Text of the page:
Mark Lane, manager of Kamco Supply on Railroad Avenue, said his store sells mostly building materials and is not a hardware store, but that they do sell some spray paints and marking paints.
Still, Lane said, one could use these types of tools to create graffiti.
"I don't think [the law] is a bad idea. I'm on Railroad Avenue, and there are kids tagging all up and down," said Lane. "You drive by after these guys freshly painted a building, spending 10 to 15 grand to paint this building, and now they're tagged all over the place."
Lane said if he does get notice of the law, he plans to ask customers buying those supplies for identification.
Another store manager, George Orsino, of Persico True Value in Ravena, said he has heard about the law, but he does not know the logistics of it.
Orsino has seen the severity of the graffiti problem and said he is willing to do whatever it takes to make it stop.
"When I was a kid, I wouldn't dare do that," Orsino said, speaking of tagging a building.
While store owners and legislators work toward the common goal of ending graffiti in the areas in which they live and do business, some tools that vandals use to cause graffiti might be too difficult to regulate " such as Sharpies, or permanent markers and pens with non-erasable ink.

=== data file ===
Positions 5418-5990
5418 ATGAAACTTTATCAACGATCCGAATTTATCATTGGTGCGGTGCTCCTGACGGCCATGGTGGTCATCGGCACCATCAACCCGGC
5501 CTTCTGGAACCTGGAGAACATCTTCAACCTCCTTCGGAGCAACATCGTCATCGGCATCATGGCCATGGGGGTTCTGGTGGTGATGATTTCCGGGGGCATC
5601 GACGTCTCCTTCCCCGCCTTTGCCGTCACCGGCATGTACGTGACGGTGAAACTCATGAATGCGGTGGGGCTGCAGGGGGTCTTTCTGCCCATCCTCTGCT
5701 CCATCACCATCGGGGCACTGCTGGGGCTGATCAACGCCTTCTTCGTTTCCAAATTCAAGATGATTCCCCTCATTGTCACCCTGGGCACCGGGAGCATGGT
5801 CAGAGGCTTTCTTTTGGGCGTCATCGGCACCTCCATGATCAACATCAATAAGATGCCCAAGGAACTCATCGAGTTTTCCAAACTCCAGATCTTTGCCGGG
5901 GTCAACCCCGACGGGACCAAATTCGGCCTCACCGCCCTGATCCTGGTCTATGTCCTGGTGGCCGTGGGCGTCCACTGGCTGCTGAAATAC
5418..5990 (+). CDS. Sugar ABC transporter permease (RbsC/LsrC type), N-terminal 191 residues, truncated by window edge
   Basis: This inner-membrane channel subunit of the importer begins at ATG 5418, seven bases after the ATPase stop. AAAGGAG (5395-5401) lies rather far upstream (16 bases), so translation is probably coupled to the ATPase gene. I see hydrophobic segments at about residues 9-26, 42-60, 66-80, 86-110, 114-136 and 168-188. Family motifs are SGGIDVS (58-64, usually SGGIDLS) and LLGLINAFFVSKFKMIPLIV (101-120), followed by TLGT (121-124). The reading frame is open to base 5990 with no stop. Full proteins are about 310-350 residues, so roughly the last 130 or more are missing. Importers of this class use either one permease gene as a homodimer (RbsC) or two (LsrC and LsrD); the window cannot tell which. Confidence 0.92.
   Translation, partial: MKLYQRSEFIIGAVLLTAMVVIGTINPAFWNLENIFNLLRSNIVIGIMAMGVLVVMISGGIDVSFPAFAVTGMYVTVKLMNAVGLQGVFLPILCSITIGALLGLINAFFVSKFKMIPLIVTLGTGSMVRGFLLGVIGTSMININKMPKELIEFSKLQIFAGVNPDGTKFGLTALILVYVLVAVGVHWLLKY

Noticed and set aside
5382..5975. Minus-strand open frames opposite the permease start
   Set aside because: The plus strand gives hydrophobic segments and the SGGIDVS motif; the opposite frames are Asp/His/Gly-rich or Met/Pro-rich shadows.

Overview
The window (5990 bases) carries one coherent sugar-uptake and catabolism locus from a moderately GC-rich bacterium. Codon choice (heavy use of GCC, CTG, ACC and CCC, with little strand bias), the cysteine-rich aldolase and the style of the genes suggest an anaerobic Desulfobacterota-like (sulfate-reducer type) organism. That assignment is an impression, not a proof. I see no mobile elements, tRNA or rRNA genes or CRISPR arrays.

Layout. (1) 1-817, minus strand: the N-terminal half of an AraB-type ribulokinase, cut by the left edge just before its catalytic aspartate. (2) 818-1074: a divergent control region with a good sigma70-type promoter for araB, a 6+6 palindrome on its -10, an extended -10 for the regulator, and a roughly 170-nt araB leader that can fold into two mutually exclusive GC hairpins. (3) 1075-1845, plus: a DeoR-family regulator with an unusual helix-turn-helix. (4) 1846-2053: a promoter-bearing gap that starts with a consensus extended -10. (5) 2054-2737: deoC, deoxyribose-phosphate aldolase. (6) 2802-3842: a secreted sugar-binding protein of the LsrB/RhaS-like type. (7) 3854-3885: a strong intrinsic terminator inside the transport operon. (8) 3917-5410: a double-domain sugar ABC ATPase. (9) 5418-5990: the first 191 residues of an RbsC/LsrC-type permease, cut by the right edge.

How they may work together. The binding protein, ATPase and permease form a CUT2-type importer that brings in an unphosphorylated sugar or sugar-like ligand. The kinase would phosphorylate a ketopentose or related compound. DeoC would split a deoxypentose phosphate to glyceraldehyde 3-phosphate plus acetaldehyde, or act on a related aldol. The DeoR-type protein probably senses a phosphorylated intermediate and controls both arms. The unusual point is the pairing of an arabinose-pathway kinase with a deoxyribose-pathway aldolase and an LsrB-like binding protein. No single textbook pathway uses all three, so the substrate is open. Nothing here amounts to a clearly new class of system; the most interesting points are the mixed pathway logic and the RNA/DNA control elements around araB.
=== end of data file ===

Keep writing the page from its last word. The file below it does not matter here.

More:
When asked whether the law would prevent minors from walking into office supply stores, such as Staples, and purchasing permanent markers, Zeilman said he does think the new law excludes these types of materials based on a measurement as defined by the term "broad-tipped marker," which requires the tip of the marker to be wider than 1/2-inch.
Still, Zeilman is focusing on the bigger, graffiti-free picture, instead of focusing on definitions.
"People in the community want to have a sense of security," said Zeilman, "I think with graffiti, there's a sense that it's an unsafe area, and we don't want people to have that sense.""